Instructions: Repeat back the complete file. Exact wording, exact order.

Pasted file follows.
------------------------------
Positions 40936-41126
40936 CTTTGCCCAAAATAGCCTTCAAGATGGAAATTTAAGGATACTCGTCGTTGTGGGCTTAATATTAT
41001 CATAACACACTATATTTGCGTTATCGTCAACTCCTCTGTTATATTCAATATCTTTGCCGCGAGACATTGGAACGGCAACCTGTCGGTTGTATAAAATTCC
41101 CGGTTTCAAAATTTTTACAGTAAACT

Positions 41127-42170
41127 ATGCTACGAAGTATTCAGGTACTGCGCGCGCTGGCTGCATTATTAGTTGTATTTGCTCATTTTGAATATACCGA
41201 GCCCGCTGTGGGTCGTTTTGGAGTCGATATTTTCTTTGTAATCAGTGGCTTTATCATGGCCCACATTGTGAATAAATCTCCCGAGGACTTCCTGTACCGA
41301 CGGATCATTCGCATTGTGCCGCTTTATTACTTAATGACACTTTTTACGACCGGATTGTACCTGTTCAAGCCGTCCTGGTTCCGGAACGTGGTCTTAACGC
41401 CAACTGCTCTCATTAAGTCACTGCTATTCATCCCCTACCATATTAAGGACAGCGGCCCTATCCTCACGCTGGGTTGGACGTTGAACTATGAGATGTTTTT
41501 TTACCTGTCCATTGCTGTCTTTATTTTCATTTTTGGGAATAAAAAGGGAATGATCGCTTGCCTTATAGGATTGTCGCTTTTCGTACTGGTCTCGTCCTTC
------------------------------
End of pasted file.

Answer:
Positions 40936-41126
40936 CTTTGCCCAAAATAGCCTTCAAGATGGAAATTTAAGGATACTCGTCGTTGTGGGCTTAATATTAT
41001 CATAACACACTATATTTGCGTTATCGTCAACTCCTCTGTTATATTCAATATCTTTGCCGCGAGACATTGGAACGGCAACCTGTCGGTTGTATAAAATTCC
41101 CGGTTTCAAAATTTTTACAGTAAACT

Positions 41127-42170
41127 ATGCTACGAAGTATTCAGGTACTGCGCGCGCTGGCTGCATTATTAGTTGTATTTGCTCATTTTGAATATACCGA
41201 GCCCGCTGTGGGTCGTTTTGGAGTCGATATTTTCTTTGTAATCAGTGGCTTTATCATGGCCCACATTGTGAATAAATCTCCCGAGGACTTCCTGTACCGA
41301 CGGATCATTCGCATTGTGCCGCTTTATTACTTAATGACACTTTTTACGACCGGATTGTACCTGTTCAAGCCGTCCTGGTTCCGGAACGTGGTCTTAACGC
41401 CAACTGCTCTCATTAAGTCACTGCTATTCATCCCCTACCATATTAAGGACAGCGGCCCTATCCTCACGCTGGGTTGGACGTTGAACTATGAGATGTTTTT
41501 TTACCTGTCCATTGCTGTCTTTATTTTCATTTTTGGGAATAAAAAGGGAATGATCGCTTGCCTTATAGGATTGTCGCTTTTCGTACTGGTCTCGTCCTTC